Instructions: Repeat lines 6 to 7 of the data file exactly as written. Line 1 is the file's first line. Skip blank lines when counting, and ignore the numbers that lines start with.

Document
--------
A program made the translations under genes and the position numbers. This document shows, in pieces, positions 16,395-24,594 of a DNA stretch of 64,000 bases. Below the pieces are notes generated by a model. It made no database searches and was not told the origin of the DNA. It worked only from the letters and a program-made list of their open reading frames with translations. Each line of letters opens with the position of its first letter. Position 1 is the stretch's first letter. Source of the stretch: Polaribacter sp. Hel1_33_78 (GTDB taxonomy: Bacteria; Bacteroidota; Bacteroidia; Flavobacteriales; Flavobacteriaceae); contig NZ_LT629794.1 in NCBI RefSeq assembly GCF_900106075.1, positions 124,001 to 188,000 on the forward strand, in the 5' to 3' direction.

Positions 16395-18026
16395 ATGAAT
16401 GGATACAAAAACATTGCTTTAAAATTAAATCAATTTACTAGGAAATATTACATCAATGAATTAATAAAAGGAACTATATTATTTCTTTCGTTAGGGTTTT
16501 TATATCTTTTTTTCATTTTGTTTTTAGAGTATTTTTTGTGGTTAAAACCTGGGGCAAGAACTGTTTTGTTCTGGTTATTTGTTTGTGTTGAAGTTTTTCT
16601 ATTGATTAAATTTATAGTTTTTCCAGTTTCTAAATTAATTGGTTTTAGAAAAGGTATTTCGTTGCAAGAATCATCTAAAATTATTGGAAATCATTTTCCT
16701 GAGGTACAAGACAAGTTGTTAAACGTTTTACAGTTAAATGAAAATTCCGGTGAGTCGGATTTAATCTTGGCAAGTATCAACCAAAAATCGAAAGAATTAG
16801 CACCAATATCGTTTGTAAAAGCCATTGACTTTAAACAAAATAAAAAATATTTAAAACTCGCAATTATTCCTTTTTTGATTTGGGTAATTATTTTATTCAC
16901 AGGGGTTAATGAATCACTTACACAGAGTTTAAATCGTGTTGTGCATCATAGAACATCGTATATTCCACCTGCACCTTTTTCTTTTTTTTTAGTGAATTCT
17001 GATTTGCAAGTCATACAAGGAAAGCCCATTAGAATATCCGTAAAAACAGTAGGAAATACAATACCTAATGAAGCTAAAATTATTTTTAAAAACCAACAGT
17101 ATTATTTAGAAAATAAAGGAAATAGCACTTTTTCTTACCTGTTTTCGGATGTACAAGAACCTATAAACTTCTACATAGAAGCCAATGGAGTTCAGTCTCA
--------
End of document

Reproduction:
16601 ATTGATTAAATTTATAGTTTTTCCAGTTTCTAAATTAATTGGTTTTAGAAAAGGTATTTCGTTGCAAGAATCATCTAAAATTATTGGAAATCATTTTCCT
16701 GAGGTACAAGACAAGTTGTTAAACGTTTTACAGTTAAATGAAAATTCCGGTGAGTCGGATTTAATCTTGGCAAGTATCAACCAAAAATCGAAAGAATTAG